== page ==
Currently reading: York rejects congestion charging
Residents vote against introducing congestion charging in the city centre
Autocar
News
1 min read
11 May 2010

York residents have rejected plans to introduce congestion charging in the city centre.

The local council claims York's roads will be 28 per cent busier by 2021 and a congestion charge zone in the city centre was one way it was hoping to combat the problem.

However, after a council-led public consultation, a majority of residents said they'd be against a congestion charge zone being introduced.

Instead, residents said they'd like to see an improved bus service in the city and a freight depot being established on the outskirts of the city. Other proposals that the council is considering include road improvements, more cycle routes and better public transport services.

The council will consider the result of the residents' vote a week today.

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alfa bob 11 May 2010

Re: York rejects congestion charging

A good way to help with congestion? If the police / DVLA got of there back sides and clamped and then crush all the thousands of cars / vans which are: not taxed, have no MOT, no insurance, are in a unroad worthy condition, drivers who are banned etc, etc.

DVLA please stop using the stupid adverts saying that untaxed cars can not hide from them, I know plenty doing just that! I see the same cars every day, with faulty lights, leaving behind clouds of smoke, nothing is done to them! If they say there is not enough staff then simply all the £££££ of fine monies could pay the staffs wages with ease.

Los Angeles 11 May 2010

Re: York rejects congestion charging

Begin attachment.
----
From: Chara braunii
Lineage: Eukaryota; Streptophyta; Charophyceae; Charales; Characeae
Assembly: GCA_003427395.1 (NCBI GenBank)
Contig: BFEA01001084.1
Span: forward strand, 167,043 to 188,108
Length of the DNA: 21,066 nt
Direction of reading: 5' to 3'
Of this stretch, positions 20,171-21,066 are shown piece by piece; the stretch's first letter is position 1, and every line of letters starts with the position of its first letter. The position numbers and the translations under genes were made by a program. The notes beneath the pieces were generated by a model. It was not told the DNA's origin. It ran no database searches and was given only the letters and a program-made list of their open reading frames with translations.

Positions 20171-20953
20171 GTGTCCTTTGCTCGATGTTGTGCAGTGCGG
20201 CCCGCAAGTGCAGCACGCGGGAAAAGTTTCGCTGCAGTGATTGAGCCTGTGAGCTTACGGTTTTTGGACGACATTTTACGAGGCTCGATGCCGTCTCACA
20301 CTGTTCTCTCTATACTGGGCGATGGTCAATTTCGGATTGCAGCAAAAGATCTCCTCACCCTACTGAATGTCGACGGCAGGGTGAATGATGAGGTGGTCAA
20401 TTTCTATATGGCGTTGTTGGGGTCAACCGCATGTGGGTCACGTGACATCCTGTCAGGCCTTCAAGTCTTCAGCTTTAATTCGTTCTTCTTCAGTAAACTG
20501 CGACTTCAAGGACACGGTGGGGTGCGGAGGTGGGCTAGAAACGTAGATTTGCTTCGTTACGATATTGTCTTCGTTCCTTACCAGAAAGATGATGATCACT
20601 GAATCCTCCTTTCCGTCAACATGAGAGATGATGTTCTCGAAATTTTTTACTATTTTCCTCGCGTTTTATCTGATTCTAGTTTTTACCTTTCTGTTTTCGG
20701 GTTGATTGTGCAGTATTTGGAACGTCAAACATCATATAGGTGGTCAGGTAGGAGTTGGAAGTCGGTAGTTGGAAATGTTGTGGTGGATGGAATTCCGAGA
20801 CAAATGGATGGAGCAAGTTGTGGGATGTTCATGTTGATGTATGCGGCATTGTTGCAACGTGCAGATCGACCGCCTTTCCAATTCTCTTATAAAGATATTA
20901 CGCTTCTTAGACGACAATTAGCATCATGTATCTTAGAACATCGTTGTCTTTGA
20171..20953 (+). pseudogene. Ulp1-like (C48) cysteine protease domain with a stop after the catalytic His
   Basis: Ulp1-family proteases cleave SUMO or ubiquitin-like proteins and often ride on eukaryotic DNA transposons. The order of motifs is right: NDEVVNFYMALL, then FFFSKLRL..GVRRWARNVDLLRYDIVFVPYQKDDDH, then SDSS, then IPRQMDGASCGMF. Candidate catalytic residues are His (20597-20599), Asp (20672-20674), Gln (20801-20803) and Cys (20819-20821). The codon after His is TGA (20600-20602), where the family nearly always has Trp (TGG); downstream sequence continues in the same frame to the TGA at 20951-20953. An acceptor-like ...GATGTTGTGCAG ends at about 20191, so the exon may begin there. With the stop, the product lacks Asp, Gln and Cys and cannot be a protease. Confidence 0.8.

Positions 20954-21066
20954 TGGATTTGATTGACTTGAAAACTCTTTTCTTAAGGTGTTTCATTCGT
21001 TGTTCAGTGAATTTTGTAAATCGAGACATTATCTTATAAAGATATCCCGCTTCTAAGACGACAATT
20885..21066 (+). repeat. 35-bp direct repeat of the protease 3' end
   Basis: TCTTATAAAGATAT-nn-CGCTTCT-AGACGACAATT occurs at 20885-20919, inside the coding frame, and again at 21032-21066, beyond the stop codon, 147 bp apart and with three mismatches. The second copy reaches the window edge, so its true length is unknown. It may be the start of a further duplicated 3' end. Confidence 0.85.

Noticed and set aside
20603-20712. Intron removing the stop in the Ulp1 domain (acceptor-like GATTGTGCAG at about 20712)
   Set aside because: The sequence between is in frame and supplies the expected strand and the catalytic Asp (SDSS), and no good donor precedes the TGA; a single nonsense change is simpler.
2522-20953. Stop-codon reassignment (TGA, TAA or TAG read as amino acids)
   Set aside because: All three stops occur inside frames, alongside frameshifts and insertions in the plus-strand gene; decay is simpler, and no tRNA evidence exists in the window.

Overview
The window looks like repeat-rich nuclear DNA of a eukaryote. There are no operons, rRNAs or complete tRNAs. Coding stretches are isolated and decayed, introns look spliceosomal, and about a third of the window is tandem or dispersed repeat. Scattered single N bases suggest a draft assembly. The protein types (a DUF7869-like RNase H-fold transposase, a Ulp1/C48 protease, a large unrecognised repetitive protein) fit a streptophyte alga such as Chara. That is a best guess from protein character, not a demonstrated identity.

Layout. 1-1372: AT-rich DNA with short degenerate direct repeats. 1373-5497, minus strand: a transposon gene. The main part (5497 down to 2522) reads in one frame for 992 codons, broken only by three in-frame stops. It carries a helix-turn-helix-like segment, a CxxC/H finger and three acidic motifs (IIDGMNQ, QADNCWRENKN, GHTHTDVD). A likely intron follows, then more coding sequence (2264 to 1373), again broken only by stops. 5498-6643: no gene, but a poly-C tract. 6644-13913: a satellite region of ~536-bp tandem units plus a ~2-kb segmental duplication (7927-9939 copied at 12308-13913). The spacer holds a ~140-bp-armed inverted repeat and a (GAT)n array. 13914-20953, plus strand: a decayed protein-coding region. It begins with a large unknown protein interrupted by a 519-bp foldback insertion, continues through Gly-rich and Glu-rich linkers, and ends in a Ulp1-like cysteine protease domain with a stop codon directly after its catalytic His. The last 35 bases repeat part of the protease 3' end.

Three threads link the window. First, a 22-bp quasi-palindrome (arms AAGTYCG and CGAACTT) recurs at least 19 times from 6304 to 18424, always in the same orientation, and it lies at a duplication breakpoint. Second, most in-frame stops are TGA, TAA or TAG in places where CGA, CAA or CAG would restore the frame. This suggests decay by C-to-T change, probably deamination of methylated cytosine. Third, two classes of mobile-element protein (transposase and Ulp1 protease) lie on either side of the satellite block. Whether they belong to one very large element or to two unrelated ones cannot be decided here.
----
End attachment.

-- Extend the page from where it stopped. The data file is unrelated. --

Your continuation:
As someone who has made casual study of a few inner city transportation systems I offer two for this debate:

Edinburgh's fine citizens rejected congestion charges some years ago, whereupon the Greens in their wisdom, supported by the Lib-Dems, imposed a completely unnecessary tram system on that great Georgian city centre and screwed up its roads totally, putting shops and stores out of business in the process. The mess and chaos exists still. (Residents are still to discover overhead electric wires were airbrushed out of the tram's advertising hype.) I think it's called official vandalism.

And I read the tram system will not do what it was supposed to do, namely get folk to the airport. It stops a mile before it. Thereafter you take a bus, a dear old fashioned bus! At £800 million and counting it would be cheaper to issue everybody with a free taxi pass to the airport, valid until the end of the century.

In addition, Edinburgh was complimented by the EEC for having the most comprehensive bus service in Europe. All that was needed was a few electric buses to add to the city's excellent service.

In Singapore there is a congestion system installed some years now; at congestion times any vehicle can traverse the city centre ... but at a cost. Cameras photograph the vehicle and an invoice pops through your letterbox in a week. Use the centre at peak times at the charge is high; use it at off-peak times and the charge is low. So far it seems to disciplined drivers to switch some journeys to off-peak hours ... but my information on the scheme's current statistics needs updated.

feckin maso 11 May 2010

Re: York rejects congestion charging

Not a great time for politicians is it, nobody wants to give them what they want.

I commute to my crappy paid job in belfast, if there was a congestion charge, or worse still road pricing many in the same position as me would have to consider the cost of the commute and weigh up the pros and cons of having a job. Having tried to use public transport for a week and ended up sleeping in work 3 out of the 5 days I wish they would acknowledge that a car is not a luxury it is a neccessity for our economy.

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